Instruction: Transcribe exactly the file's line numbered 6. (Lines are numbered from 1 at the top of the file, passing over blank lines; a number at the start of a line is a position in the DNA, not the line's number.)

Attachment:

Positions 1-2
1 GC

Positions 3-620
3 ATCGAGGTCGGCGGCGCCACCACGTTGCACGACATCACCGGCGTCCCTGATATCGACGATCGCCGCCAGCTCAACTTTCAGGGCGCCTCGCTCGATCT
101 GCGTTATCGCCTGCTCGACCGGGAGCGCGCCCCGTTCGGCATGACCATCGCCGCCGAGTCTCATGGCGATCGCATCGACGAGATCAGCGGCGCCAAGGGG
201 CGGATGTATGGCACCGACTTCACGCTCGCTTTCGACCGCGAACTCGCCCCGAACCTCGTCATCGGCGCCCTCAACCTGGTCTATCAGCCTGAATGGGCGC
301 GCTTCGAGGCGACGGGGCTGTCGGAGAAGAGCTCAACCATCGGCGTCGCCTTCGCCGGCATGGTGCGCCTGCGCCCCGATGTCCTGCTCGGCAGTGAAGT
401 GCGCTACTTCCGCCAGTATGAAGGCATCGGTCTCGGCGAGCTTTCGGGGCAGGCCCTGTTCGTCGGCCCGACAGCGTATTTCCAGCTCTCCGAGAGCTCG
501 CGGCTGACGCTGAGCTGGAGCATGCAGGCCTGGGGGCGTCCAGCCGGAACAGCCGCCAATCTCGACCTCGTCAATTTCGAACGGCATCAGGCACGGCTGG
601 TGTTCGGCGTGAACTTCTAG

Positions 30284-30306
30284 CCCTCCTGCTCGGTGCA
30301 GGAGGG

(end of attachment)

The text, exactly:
201 CGGATGTATGGCACCGACTTCACGCTCGCTTTCGACCGCGAACTCGCCCCGAACCTCGTCATCGGCGCCCTCAACCTGGTCTATCAGCCTGAATGGGCGC